Will the Coen brothers make the Cannes Film Festival different this year?

Cannes Film Festival Papparazzi

Speculating about how the Cannes Film Festival might be different this year, with Joel and Ethan Coen at the head of the feature films competition jury, is irresistible. For one thing, their very appointment to the task is historic: standing as the first time in the 68-year history of the venerated festival, the jury has been headed by a pair of individuals (surely it will happen again in the relatively near future with the Cannes-beloved Dardenne brothers getting the call). For another, the Coens have been well-awarded fixtures at the festival, continually returning with new efforts ever since their shared career sprung up five or six rungs on the respectability ladder when Barton Fink walked away with the 1991 Palme d’Or. It was just two years ago that they collected their latest hardware here, claiming the Grand Prize of the Jury for Inside Llewyn Davis.

Coen BrothersThe Coen brothers, Joel and Ethan

They clearly know their way around the fest. And yet their rambunctious style and burbling sense of humour has a very different texture than the stern, lovely, intense films that often dominate the festival’s slate. There’s certainly no guarantee that the head of the juror will tilt the decisions in the direction of their own artistic inklings (when Steven Spielberg was in charge, the Palme d’Or went to Blue is the Warmest Colour, a film he’d never be able to wrap his head around if he’d been given the opportunity to direct it), but the Coens are such distinctive creators that it’s intriguing to imagine them meeting films that, in every way, don’t speak their language.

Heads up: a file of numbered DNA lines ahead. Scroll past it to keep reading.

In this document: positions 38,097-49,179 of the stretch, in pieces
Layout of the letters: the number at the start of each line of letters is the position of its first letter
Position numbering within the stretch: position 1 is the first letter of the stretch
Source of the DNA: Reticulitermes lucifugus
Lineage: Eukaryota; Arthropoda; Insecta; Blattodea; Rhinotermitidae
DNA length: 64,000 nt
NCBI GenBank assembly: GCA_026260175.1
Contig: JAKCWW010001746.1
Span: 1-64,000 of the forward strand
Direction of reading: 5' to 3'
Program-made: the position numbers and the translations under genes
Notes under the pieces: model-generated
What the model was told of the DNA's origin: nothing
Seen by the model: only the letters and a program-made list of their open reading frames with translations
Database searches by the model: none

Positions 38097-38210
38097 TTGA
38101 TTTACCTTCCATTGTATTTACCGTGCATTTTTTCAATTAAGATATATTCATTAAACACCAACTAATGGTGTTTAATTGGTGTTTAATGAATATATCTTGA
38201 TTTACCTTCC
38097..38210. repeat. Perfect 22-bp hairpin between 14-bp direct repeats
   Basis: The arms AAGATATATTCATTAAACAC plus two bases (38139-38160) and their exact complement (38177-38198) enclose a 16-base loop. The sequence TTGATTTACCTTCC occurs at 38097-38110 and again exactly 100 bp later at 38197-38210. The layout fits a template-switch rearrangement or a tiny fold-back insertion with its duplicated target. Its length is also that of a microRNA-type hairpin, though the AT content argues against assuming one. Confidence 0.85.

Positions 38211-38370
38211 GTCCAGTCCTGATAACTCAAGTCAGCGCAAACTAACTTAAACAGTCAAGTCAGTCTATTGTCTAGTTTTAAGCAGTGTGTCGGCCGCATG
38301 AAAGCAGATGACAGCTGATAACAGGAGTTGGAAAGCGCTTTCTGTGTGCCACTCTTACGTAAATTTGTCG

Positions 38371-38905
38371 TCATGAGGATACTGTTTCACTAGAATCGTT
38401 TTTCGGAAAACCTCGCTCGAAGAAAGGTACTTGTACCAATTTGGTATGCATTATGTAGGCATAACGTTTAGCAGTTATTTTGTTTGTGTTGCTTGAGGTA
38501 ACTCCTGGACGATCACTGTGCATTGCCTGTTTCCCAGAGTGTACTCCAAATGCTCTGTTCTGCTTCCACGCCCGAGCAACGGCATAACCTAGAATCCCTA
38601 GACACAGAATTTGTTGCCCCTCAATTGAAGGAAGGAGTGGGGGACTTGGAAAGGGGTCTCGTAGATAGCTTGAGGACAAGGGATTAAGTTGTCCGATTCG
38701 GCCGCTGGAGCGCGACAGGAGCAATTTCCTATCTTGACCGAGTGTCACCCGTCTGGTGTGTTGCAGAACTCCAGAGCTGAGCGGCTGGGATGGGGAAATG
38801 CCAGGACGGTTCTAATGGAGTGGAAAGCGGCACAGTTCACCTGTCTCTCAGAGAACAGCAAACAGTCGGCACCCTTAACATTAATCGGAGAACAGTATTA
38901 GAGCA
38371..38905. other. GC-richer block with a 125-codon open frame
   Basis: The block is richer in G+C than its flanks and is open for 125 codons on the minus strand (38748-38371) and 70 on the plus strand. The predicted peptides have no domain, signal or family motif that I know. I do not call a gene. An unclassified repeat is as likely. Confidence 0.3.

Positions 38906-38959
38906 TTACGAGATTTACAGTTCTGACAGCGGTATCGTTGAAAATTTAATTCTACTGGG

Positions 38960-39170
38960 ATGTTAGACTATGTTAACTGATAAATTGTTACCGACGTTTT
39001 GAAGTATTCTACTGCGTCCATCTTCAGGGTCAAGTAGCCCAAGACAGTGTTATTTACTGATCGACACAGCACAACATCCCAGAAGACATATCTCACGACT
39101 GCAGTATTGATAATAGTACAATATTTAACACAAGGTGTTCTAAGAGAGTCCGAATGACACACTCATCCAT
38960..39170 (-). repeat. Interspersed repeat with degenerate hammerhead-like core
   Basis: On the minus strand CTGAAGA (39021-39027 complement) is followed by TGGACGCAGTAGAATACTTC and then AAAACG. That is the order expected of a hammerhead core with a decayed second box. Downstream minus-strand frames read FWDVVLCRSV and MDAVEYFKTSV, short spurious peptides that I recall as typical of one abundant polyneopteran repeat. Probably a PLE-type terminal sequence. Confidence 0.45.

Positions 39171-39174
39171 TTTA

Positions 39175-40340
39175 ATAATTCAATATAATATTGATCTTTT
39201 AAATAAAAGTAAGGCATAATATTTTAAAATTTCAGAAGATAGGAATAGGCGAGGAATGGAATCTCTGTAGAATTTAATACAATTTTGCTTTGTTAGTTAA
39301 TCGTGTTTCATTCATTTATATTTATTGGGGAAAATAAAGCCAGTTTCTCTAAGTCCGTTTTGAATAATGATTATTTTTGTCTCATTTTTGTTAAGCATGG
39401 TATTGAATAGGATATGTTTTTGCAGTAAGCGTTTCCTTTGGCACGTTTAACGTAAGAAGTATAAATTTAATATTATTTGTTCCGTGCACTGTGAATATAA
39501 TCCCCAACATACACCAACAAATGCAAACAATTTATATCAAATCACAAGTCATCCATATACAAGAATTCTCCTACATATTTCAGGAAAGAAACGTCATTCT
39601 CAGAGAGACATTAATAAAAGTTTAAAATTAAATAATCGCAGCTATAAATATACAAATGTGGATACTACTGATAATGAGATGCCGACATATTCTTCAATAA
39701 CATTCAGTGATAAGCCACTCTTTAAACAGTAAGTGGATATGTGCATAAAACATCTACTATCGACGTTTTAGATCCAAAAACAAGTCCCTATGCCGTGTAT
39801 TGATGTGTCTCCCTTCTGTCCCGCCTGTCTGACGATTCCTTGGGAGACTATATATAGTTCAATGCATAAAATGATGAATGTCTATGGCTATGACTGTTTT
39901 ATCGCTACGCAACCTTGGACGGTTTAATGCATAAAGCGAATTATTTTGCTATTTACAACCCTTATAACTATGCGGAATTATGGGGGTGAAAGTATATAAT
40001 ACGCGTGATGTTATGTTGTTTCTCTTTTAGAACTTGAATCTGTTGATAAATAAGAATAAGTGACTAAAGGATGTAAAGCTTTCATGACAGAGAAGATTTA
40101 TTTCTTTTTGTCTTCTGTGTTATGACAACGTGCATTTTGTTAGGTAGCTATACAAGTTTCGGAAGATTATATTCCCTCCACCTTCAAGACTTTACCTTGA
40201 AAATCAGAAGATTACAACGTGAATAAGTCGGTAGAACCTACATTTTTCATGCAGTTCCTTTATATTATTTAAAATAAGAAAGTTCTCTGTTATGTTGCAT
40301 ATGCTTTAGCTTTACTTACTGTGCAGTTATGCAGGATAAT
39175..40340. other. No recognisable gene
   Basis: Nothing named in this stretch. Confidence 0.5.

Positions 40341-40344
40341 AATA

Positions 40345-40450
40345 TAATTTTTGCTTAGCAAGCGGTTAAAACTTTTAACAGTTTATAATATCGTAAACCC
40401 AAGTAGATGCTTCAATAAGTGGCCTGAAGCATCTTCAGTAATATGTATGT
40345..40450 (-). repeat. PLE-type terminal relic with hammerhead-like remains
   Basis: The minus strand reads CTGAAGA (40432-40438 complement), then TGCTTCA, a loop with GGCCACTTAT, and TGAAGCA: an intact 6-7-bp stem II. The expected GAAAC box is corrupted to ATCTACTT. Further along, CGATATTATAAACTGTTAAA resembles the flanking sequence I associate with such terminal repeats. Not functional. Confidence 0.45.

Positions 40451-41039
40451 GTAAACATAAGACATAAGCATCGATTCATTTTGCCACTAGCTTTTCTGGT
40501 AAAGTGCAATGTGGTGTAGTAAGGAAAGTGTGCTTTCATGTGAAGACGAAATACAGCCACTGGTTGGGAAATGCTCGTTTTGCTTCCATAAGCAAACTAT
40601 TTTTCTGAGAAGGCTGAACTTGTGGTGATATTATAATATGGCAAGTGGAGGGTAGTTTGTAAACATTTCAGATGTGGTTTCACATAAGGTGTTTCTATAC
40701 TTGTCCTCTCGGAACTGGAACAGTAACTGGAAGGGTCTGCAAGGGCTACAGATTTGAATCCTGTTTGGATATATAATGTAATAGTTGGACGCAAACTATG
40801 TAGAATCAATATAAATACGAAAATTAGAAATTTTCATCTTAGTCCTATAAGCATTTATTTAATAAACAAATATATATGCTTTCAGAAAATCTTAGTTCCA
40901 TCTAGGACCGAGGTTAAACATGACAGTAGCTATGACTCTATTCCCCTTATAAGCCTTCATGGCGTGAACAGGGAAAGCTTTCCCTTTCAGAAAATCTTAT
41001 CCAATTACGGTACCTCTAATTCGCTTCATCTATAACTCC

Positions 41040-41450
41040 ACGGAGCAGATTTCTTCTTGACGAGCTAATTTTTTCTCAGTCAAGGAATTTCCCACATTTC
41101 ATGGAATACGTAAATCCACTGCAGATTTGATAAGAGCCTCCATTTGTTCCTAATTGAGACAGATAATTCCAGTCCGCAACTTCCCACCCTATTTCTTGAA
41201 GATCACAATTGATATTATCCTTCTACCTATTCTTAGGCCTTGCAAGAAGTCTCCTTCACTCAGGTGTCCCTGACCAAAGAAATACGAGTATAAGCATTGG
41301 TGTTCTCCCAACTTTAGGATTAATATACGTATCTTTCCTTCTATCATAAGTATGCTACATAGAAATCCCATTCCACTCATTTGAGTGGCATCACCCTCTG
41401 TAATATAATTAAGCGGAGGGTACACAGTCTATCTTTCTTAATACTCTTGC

Of course, they hang their director’s cone in a part of the cinematic world that can seem at odds with Cannes in a multitude of ways. It’s been 60 years since the top prize-winner at Cannes also snagged the Academy Award for Best Picture (1955’s Marty accomplished the feat). At least for now, the two esteemed awards-giving bodies (notably different levels of esteem perhaps, but esteem nonetheless) have the same reigning Best Actress, albeit for different films. Julianne Moore was named the Prix d’interprétation feminine at last year’s Cannes film festival for her work in David Cronenberg’s Maps to the Stars. She took the equivalent prize at this year’s Oscars for Still Alice, which recently opened in France.

Moore has been overdue for Oscar recognition for a whole time, so almost anything that accounted for her fifth nomination was going to lead to a win. Maybe Academy voters should have taken a lead from Cannes in picking out what that film would be.

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